Several Christian charities are helping tens of thousands of residents in the Carolinas who fled their homes to take refuge in shelters as Hurricane Florence made landfall.
Florence has claimed the lives of at least nine people. A mother and her infant were killed in Wilmington, North Carolina, Friday when a tree fell on a home. Two others died in Lenoir County, according to authorities.
As of Saturday afternoon, North Carolina's statewide power outage was at 736,485, according to ABC's affiliate in Raleigh-Durham. Another 170,000 power outages were reported in South Carolina.
Nearly 20,000 people are staying at 150 shelters across North Carolina, Gov. Roy Cooper's office said Saturday, adding that "The Friday Center at the University of North Carolina in Chapel Hill opened this morning as a mass shelter. Joel Coliseum at Wake Forest University also is open as a mass shelter."
Among the charities that transported supplies to Wilmington and Durham, North Carolina, Saturday is Convoy of Hope, whose response teams drove several 18-wheeler trucks to the state to deliver water and other essential supplies to the National Guard and North Carolina Emergency Management officials for distribution.
The nonprofit is also distributing water and other items to shelters in both states, and will be dropping off supplies at churches that are helping residents, Jeff Nene, the national spokesperson for Convoy of Hope, said Friday in an interview with KY3 news station in Springfield, Missouri.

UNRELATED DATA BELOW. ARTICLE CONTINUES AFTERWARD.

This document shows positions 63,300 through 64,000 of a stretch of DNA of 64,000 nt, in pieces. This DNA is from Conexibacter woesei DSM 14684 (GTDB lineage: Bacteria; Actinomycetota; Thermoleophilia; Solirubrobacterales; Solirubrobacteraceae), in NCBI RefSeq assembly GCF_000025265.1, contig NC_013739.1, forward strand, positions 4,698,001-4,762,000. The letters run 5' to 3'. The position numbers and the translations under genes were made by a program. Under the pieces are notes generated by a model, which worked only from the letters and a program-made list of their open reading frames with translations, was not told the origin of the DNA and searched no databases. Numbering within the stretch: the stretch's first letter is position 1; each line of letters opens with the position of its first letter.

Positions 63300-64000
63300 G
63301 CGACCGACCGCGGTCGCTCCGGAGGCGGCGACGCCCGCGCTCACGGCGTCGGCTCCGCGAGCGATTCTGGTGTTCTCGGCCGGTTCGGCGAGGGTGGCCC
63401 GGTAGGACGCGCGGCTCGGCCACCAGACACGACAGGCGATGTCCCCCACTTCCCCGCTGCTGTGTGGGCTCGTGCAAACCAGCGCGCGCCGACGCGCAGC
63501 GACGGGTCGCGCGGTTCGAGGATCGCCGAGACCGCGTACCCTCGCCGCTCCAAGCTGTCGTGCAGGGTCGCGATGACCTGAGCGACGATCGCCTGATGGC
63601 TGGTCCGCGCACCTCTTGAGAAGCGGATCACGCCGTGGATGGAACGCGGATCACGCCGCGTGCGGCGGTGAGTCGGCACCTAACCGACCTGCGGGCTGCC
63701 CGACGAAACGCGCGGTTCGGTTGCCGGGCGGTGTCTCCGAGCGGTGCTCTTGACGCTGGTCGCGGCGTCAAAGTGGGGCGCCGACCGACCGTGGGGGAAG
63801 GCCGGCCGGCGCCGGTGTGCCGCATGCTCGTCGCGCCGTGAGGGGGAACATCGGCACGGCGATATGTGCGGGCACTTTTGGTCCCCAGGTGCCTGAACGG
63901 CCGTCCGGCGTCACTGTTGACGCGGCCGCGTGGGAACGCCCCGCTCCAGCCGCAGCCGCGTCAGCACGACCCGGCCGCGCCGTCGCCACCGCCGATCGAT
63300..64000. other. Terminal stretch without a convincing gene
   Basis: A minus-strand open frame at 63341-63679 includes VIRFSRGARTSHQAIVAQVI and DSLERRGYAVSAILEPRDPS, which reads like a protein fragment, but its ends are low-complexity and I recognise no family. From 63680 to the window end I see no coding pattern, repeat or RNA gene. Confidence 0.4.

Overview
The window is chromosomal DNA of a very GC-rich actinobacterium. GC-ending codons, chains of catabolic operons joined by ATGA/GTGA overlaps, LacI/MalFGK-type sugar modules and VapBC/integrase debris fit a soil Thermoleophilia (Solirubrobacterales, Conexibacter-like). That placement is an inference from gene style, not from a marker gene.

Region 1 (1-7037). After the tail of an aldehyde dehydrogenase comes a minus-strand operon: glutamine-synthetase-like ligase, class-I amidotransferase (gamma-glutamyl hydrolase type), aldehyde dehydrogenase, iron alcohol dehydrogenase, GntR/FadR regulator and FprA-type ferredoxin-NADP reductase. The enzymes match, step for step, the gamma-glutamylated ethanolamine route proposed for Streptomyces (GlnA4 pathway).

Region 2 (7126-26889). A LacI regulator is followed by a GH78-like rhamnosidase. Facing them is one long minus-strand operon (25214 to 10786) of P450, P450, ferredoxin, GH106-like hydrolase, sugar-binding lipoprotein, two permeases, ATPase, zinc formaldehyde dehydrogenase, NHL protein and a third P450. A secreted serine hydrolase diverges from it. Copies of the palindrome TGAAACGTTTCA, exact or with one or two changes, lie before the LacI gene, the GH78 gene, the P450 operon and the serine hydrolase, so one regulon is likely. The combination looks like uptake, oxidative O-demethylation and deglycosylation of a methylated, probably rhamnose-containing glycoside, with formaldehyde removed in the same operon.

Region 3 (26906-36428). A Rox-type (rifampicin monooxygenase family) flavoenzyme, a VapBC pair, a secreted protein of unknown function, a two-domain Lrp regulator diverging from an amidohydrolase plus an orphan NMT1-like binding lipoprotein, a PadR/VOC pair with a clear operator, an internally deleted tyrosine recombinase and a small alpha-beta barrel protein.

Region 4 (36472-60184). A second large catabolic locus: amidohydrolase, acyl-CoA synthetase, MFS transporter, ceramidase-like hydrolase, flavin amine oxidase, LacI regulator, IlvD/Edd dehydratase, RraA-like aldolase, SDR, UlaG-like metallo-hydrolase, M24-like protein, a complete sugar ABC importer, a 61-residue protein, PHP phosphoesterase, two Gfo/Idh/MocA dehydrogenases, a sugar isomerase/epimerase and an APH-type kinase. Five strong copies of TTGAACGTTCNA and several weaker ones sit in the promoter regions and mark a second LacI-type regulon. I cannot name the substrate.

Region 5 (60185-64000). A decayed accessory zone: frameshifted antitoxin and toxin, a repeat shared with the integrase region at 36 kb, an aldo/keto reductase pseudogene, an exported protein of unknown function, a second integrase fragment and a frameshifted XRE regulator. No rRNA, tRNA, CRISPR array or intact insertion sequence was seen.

Florence made landfall in Wrightsville Beach, North Carolina, Friday morning, and slowly moved over Eastern South Carolina on Saturday, producing severe flooding, according to the National Hurricane Center.
Storm surge has reached 10 feet in some areas, and Swift water rescue teams and other first responders have rescued hundreds of people from New Bern, North Carolina, and flooded areas along the coast are being searched by the Coast Guard.
The Carolinas are expected to suffer severe flooding throughout the weekend, the center said, adding that Florence, which has now been downgraded to a tropical storm, will dump as much as 40 inches of rain along the coast of Cape Hatteras.
Cooper warned residents to beware of rising floodwaters and urged people not to return home to survey damage. Twice as many roads were closed Saturday as floodwaters rose across the state. And flooding is expected to continue into next week.
The governor stressed that most storm-related deaths occur when people drown in floodwaters, and cautioned residents against attempting to drive through still or moving water on roadways.
"The flood danger from this storm is more immediate today than when it made landfall just over 24 hours ago," Cooper said at a news conference Saturday. "More people now face imminent threat than when the storm was offshore. I cannot overstate it: Floodwaters are rising. If you aren't watching for them, you are risking your life."
In South Carolina, the first reported death occurred Friday night, WSJ reported, "when a 61-year-old woman driving on a highway near Union crashed into a toppled tree."
Cooper said Saturday that waters will rise even in regions that aren't typically affected by floods. "Many people who think that the storm has missed them have yet to see its threat," he added.
Other faith-based groups that are providing relief include Baptists on Mission, the North Carolina Conference of the United Methodist Church and Samaritan's Purse, among others.
Along with financial contributions, Samaritan's Purse is also accepting applications from volunteers who want to donate their time as a disaster response team member to help clear out debris and rebuild homes after damage assessments have been completed.